Rowell: Cayman’s homophobia has British roots

As a queer Caymanian woman, I was happy to hear the news of Justice Smellie’s decision to legalize same-sex marriage in Cayman. Rights gained for our community should be celebrated, and I am so grateful for the other LGBTQIA+ people in Cayman who made this possible, including Chantelle Day, Vickie Bodden Bush, and those working with Colours Cayman.

However, I am disappointed with the community’s response to the ruling, both those in favour and those against alike. More specifically, it is ironic that so many allies continue to ostracize Caymanians and our culture from a pedestal when queerphobia in Cayman is undoubtedly a legacy of British imperialism. For example, “buggery” laws criminalizing homosexuality were carried by Britain to its colonies in the 16th century, and although Britain decriminalized homosexuality over fifty years ago, these laws haunt former (and current) colonies to this day. Moreover, it is clear that for many Caymanians, homophobia is rooted in Christianity, another export of the British empire.

Little can be understood about Cayman without accounting for British colonialism and how it lives on today. Part of the reason the anti-LGBTQIA+ movement is so strong in the Caribbean is that it serves as a populist stance against imperialist forces. Although I agree homophobia and transphobia has no place in our community, if we look at the current political climate through the lens of Cayman’s colonial history, it is understandable that Caymanians are worried by changes that they view as imposed by outsiders. And the origins of queerphobic attitudes should come as no surprise.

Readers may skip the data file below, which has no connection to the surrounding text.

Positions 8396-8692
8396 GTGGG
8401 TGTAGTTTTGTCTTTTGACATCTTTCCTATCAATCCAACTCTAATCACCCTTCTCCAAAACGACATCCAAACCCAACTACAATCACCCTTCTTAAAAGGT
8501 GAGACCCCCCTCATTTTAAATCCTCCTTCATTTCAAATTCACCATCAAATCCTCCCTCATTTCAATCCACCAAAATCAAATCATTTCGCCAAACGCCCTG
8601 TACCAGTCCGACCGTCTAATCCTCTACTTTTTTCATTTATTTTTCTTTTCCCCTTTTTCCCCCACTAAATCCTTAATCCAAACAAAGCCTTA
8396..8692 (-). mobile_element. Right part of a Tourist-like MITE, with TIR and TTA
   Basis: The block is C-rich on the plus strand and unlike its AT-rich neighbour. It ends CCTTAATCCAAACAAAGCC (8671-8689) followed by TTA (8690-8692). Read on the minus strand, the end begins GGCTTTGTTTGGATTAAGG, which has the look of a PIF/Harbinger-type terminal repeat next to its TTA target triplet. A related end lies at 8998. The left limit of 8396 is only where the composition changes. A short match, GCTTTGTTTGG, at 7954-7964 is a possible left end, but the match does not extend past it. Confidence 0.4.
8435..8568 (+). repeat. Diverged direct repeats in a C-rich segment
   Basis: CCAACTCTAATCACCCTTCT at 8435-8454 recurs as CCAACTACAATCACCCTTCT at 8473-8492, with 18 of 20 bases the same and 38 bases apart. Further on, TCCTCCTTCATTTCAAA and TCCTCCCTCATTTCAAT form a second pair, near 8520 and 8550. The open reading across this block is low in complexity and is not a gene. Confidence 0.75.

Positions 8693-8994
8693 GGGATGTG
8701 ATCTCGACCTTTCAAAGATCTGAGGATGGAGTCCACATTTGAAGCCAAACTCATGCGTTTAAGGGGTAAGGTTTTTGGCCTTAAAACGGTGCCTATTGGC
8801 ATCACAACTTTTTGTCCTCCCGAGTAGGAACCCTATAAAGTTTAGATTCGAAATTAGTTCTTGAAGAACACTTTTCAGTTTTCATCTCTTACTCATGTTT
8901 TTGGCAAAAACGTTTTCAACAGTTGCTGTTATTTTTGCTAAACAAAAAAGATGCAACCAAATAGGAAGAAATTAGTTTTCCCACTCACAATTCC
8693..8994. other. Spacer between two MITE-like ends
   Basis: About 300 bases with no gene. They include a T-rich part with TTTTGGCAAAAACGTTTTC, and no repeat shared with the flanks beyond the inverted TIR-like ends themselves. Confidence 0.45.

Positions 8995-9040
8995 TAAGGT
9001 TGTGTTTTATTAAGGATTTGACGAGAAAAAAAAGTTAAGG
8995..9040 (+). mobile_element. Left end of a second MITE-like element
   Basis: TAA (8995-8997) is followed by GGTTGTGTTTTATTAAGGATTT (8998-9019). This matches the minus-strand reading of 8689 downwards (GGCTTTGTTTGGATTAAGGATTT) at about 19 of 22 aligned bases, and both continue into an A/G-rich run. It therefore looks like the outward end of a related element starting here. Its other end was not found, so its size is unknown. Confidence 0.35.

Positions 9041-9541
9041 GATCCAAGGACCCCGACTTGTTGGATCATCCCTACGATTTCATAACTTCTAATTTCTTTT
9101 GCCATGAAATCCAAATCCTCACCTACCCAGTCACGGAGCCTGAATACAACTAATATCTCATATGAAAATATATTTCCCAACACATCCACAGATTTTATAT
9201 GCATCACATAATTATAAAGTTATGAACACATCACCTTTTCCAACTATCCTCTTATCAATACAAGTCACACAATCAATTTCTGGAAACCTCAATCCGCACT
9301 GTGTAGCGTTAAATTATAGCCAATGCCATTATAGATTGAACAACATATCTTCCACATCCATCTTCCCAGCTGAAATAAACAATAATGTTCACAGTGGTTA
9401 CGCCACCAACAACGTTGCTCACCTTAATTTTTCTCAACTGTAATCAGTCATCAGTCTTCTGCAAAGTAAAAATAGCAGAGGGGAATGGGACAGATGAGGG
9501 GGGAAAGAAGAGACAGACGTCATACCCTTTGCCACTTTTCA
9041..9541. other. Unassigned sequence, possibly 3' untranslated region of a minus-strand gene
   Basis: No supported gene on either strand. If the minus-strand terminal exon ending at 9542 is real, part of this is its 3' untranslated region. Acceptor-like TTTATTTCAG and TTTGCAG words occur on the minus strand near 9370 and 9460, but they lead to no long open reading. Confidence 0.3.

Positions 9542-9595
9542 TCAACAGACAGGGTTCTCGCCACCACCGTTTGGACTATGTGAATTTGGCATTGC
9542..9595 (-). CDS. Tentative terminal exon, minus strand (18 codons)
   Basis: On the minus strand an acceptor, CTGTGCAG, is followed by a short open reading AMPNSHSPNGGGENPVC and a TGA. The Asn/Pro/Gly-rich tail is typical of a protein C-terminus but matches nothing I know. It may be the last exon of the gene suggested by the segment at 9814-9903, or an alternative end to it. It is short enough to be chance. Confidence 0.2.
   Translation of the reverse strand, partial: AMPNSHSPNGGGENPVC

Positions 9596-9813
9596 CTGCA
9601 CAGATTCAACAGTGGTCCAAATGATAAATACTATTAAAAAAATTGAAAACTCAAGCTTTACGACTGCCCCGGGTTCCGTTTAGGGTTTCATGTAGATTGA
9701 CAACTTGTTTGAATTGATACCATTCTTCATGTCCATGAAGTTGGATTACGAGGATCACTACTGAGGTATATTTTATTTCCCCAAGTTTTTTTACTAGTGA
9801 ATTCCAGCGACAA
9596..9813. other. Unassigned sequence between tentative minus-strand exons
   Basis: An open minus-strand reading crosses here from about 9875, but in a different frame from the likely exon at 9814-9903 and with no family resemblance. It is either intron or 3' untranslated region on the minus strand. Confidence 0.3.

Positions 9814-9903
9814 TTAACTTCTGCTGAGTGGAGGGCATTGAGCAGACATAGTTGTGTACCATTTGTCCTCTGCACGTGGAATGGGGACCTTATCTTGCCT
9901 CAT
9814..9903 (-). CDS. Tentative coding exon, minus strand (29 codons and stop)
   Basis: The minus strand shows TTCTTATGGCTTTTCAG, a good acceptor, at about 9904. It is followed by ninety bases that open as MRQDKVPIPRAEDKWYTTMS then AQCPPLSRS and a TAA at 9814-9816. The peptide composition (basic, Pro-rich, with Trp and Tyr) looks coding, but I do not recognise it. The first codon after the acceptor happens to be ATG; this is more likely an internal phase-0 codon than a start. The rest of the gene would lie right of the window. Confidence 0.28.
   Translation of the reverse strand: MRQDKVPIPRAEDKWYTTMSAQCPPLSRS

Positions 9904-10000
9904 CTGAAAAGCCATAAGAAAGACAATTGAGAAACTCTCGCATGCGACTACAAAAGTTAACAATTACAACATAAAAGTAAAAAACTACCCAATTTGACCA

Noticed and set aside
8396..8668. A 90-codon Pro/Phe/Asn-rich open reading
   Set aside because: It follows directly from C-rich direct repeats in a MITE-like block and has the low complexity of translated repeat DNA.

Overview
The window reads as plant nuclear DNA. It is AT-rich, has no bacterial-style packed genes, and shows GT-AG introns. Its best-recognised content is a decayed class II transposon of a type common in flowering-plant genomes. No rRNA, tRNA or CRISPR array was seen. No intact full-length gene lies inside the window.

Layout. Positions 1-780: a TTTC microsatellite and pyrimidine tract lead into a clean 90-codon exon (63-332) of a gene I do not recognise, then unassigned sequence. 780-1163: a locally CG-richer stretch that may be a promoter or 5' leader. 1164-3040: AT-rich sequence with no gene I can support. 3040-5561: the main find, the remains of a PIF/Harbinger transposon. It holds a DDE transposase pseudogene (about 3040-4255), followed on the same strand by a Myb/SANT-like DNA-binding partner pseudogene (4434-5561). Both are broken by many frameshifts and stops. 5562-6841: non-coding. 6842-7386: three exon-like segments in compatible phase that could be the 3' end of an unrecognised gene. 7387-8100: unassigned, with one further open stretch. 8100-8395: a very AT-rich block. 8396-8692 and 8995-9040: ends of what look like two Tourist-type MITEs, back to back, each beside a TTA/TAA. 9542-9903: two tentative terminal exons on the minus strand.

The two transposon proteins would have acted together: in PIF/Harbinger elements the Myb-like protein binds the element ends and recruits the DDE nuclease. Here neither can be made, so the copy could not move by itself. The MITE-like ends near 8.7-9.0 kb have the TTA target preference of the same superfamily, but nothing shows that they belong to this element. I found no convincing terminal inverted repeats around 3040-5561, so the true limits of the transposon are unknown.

In discussions surrounding the recent ruling, British expats in Cayman fail to account for their motherland’s influence. They call Caymanians “uncivilized” and complain about the religiosity the British themselves imported. They complain that “developed” countries do not have these issues, that they are more progressive, without realizing that “developed” countries have accumulated their wealth by exploiting the people and land of their former colonies. And supposedly we’re the ones who are backward.

To our British allies: please understand and be accountable for the fact that homophobia in the Caribbean has a colonial legacy. I am tired of seeing British allies approach homophobic Caymanians with an ahistoric superiority. Rather than pointing fingers and using racist tropes to shun Caymanians for homophobia (i.e. calling us “uncivilized”), think more critically about the ways you approach allyship and the ways you can support queer folks in your daily life. Also, be aware of colonial power dynamics and the racism that runs deep in our community.

To other Caymanians still grappling with the recent ruling: I deserve to live regardless of whether or not you think I’m going to hell.

Madeleine Rowell




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